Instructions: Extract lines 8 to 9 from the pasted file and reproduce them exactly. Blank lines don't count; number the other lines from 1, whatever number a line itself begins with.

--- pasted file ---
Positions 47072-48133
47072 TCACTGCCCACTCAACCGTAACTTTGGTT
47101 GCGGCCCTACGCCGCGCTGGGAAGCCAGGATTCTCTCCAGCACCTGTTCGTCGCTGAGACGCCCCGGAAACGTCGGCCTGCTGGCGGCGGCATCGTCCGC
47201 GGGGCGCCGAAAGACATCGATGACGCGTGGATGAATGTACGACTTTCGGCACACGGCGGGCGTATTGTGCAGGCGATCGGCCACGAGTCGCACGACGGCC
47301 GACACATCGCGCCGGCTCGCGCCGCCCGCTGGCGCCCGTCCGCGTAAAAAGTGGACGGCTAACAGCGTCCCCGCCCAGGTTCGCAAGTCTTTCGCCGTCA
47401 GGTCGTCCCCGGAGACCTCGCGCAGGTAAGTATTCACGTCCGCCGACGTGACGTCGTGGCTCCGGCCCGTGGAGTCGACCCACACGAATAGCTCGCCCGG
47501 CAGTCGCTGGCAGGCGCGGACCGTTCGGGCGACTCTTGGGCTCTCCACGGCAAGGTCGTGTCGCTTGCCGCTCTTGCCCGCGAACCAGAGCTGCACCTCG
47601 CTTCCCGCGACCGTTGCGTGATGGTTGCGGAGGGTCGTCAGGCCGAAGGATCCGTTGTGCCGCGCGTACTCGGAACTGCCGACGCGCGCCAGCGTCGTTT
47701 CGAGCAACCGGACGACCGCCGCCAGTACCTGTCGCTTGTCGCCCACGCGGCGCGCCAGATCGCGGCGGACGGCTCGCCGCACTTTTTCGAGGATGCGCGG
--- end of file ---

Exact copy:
47601 CTTCCCGCGACCGTTGCGTGATGGTTGCGGAGGGTCGTCAGGCCGAAGGATCCGTTGTGCCGCGCGTACTCGGAACTGCCGACGCGCGCCAGCGTCGTTT
47701 CGAGCAACCGGACGACCGCCGCCAGTACCTGTCGCTTGTCGCCCACGCGGCGCGCCAGATCGCGGCGGACGGCTCGCCGCACTTTTTCGAGGATGCGCGG